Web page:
Friday, 14 August 2015

Do Learn Grammar

Grammar and You

If there’s one thing you don’t like to learn or know about, it’s grammar—be it English or mother tongue. In fact, you’re averse to learning English grammar. Even teachers may not be happy teaching it because you may raise issues for which they may not have ready- made answers. 

What is grammar? You may say it’s a bag full of dos and don’ts. I won’t blame you because that is the impression or feeling every non-native student of English gets or experiences. You’ve learnt the grammar of your tongue right from the time you were in your mother’s womb, you hear it everywhere all the time, you speak and write it all the time. This is not the case with English. Do you hear it used around you—in your home, in your street, in your school, in shops, in public places? No, you don’t, unless you’re in a big city. Yet, English is very important to you for various reasons—they being obvious. You have to learn to use English. How do you do that? From grammar lessons, from English textbooks, from fiction, from films, from TV channels.

Your dislike or hatred for grammar is an unnecessary burden you thrust upon yourself. This is because of the way traditional grammar books have treated grammar and the way teachers have taught them. But there’s no need to look at grammar that way. Hear me out, will you? Thanks.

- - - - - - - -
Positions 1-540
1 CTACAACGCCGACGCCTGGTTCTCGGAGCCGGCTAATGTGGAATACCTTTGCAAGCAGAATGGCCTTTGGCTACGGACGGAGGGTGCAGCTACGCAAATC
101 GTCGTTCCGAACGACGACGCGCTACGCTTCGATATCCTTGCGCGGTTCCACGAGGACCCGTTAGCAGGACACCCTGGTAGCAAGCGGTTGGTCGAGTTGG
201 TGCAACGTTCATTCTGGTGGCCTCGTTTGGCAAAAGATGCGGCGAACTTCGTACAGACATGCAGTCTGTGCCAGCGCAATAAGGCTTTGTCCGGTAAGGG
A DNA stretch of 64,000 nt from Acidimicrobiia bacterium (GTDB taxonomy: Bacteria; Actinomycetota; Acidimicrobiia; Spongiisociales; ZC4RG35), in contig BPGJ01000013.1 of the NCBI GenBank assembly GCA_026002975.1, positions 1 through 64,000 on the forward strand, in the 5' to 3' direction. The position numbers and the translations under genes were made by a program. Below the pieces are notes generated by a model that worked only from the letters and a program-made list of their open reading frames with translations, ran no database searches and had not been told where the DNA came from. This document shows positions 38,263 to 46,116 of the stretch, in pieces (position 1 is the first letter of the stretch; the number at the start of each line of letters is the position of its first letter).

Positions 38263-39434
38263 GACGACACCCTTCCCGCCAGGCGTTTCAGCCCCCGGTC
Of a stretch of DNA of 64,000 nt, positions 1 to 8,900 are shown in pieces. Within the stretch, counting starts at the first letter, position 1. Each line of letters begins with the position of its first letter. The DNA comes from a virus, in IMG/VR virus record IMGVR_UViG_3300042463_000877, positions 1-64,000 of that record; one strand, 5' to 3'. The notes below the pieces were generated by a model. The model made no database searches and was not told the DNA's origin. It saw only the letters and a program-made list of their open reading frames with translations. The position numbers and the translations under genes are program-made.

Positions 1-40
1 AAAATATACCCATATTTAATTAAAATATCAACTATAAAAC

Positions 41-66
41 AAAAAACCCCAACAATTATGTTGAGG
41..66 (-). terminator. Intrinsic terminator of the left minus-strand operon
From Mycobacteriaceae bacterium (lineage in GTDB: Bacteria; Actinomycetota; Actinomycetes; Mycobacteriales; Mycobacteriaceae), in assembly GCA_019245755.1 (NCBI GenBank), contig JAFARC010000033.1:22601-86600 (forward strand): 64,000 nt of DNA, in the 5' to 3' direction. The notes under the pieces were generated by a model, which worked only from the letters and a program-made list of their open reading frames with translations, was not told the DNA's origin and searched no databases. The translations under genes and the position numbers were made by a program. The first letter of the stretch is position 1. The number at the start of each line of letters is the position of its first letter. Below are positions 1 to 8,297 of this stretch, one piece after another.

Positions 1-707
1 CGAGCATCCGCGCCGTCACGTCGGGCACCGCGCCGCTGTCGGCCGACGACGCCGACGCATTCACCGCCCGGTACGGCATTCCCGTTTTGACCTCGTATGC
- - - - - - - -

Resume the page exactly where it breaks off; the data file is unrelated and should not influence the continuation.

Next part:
Grammar is no more than a mirror; it records how people have been using a language they call theirs. I can call to mind two classic examples: 1. The use of plural pronoun ‘they’ for a singular noun like ‘everyone’ and 2. Ending a sentence with a preposition, like for instance, ‘he’s the one you should talk to’.

Today you don’t have to memorise rules and exceptions for you’re not tested on them. Instead you’re tested on how English is used in certain contexts or situations. Grammatical errors are no longer frowned upon, and committing mistakes is no sin; on the contrary it’s the way you learn to get to know to use English.

Grammar is not a villain, it’s a friend, I tell you. For the simple reason, it just provides information on how educated native users use English in speech and writing, how they put nouns, verbs, adjectives, adverbs, prepositions in certain ways, how they form sentences and questions, paragraphs, how they use English in formal an informal situations.  

Your mother knows the recipe for idly, dosa, puttu, fish or chicken curry. Suppose you ask her to cook food the Mexican way or the Chinese way, she has to look for a recipe. You know the recipe for how to use your mother tongue. But to use English the English way, you have to look for a recipe. Grammar is that recipe.

Use it, you’ll soon become an international chef! God bless you! 

Please also read 'grammar educates' which you'll find at the bottom of page 5.


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